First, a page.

The Nazi filmmakers hired Polish actors to play Jews who were living the high life in the Ghetto…a more devious atrocity.

The actual footage is more heart-rending than any fictional version.

Adagio's avatar

Along the lines of the Milgram experiment is another interesting experiment which relates to this topic, the Phillip Zimbardo Stanford Prison Experiment of 1971… details here

cazzie's avatar

We have to remember that what happened in Germany could have happened/could happen other places. The Nazis didn’t do what they did because they were German. They did it because they were human.

one example.. http://en.wikipedia.org/wiki/Milgram_experiment

sliceswiththings's avatar

What makes these movies that much more emotional is the music. I think we wouldn’t cry if we watched such movies on mute.

Cruiser's avatar

How about the part with the German officer in the movie who appreciated Szpilmans piano playing, helped him hide and gave him bread? That compassionate part of the movie for me transcended the inherent evil associated with the death and destruction of German occupation.

tranquilsea's avatar

@Cruiser so true. Think about how difficult it must have been for the Germans who were sickened by what their leadership was doing and decided to covertly do some small thing about it. I have to think that that happened a lot.

bolwerk's avatar

You shouldn’t turn nazis into archetypes to take your anger out on. Plenty of people all over the world today engage in nazi-like behavior, some with the blessing of western governments. And most of ‘em these days ain’t German either.

tinyfaery's avatar

Funny. I usually end up hating humanity when I watch those movies. All people commit such atrocities. Even when watching a movie about Nazis (for example), I see the horror of humanity not the horror of a certain ethnicity or nationality.

filmfann's avatar

@bolwerk You shouldn’t turn nazis into archetypes to take your anger out on
That is true. For example, an ex-Nazi like the Pope
Nazi’s are just fun to hate. Try to imagine Raiders of the Lost Ark without them.

stardust's avatar

When watching emotive movies like these, I too tend to think of the destruction we, as humans are capable of. Any strong reaction or emotion evoked in me is undoubtedly linked to the fact that I too(being human) am capable of terrible things. There’s some really great points here. I can’t say I’ve ever felt hatred/anger towards a group of people based on a movie or any real life event.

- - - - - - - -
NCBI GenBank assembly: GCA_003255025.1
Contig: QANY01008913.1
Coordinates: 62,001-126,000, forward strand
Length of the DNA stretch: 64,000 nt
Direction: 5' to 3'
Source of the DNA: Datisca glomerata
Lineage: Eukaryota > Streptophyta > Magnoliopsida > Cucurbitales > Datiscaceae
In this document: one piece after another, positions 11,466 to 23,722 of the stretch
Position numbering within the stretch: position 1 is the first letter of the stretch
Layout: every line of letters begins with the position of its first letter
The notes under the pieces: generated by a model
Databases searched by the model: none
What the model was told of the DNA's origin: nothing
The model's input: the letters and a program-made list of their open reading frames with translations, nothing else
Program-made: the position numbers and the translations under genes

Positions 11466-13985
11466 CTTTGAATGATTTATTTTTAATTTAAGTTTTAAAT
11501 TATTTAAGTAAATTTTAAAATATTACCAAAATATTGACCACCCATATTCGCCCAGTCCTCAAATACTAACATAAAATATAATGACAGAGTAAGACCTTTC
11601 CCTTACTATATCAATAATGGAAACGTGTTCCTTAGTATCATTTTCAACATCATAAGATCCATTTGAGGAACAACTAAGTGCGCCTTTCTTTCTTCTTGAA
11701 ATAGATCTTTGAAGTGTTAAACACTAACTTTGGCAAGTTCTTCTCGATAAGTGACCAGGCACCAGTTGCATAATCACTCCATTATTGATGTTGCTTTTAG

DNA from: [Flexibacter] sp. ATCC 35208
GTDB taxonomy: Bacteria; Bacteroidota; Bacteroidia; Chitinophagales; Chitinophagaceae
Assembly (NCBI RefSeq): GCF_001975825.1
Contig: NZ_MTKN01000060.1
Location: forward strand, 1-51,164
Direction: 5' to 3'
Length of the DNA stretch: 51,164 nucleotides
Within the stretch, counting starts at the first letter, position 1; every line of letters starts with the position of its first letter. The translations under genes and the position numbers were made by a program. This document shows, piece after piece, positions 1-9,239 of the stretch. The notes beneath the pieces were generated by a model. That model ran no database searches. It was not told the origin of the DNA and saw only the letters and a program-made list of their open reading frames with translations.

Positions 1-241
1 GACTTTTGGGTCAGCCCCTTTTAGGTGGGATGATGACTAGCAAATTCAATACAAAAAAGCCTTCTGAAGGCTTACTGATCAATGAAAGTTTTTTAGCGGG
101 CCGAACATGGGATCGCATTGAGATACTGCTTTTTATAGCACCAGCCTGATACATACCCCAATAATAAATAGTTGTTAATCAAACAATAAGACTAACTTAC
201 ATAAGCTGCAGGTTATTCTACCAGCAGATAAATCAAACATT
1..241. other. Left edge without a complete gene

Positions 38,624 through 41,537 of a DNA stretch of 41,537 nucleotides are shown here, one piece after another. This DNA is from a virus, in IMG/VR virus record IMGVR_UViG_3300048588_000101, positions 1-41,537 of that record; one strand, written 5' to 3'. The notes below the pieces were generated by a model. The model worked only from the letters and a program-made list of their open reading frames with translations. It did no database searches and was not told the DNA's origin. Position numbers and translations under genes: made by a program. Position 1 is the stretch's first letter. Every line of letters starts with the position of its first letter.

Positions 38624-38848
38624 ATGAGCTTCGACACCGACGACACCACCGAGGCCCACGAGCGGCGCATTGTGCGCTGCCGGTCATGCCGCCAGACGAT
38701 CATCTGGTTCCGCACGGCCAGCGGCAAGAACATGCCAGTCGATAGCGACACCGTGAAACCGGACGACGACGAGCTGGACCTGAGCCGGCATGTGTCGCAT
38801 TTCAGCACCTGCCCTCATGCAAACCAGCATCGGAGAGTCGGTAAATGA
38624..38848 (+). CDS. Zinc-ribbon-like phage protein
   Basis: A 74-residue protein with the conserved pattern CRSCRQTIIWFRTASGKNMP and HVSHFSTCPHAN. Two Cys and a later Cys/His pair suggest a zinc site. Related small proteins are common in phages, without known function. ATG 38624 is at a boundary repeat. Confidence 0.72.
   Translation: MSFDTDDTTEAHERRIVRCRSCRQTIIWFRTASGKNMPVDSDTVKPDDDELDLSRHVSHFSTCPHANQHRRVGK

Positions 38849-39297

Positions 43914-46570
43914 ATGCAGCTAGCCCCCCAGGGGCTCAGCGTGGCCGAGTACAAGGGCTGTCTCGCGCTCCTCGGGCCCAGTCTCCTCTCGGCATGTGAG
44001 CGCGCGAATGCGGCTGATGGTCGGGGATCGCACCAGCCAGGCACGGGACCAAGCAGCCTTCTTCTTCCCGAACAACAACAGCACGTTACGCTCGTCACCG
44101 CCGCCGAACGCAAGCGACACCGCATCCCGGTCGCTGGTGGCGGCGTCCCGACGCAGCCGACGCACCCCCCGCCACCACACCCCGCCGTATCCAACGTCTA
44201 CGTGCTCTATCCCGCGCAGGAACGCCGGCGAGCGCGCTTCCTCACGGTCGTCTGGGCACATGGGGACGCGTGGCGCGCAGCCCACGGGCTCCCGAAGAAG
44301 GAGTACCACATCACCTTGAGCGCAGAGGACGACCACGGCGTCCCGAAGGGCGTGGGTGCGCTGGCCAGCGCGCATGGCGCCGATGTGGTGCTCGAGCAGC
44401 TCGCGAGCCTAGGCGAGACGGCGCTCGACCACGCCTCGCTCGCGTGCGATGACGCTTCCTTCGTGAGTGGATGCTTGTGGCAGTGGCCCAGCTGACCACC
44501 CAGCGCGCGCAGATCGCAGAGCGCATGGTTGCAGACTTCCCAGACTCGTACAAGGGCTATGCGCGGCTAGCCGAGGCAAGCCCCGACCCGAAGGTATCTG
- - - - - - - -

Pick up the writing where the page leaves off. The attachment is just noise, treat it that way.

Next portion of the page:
bolwerk's avatar

@filmfann: I’m no fan of the Pope, but I don’t think equating his effectively forced enlistment to the Hitler Youth with people like Himmler and Mengele is fair either.

Ladymia69's avatar

@bolwerk Maybe not, but do you think it makes him credible in places of power and religion??

bolwerk's avatar

@ladymia69: no, but I don’t think it makes him non-credible either. I’m not of the opinion that someone’s views on a subject can’t change in 65+ years,and near as I can tell his have. I’m more concerned with retrograde contemporary views he holds, like defending church pedophiles and stuff.

Ladymia69's avatar

@bolwerk I am in agreement with you on that part. His whole package just seems broken to me.

mattbrowne's avatar

Posts like this is what makes German teenagers cry or even hate their own country. Hide the flag. No matter how hard they try to create a better future, at some point in their lives they are confronted with people who can’t help it and who have a hate for “the Germans”.

bolwerk's avatar

I’m not sure lack of patriotism and nationalism is an entirely bad thing. It has turned Germany into one of the more humane and moderate countries in the world.

mattbrowne's avatar

Almost all 21st century Germans don’t hate anyone. I think 21st century Americans should do the same. Above all, to me it’s very unethical to express hate toward any large heterogenous group of people. Hating “the Germans” is no better than hating “the Jews” or “the Arabs” or “the Mexicans”. I’m really shocked about the fact that posts like this one still exist. It makes me want to cry. Like I cried when I was a teenager. Or when my daughter cried, when she was able to fully grasp what happened in our country more than 65 years ago. I told her that she can be proud of what Germany accomplished after 1945, and that she can become part of creating an even better future fostering international understanding and saying no to hate, while still fighting against perverse ideologies like Nazism. Which still exists in the form of neo-Nazism. In almost every country. Including the United States.

bolwerk's avatar

I wonder if watching Fox News makes the OP hate Amerikans!

cazzie's avatar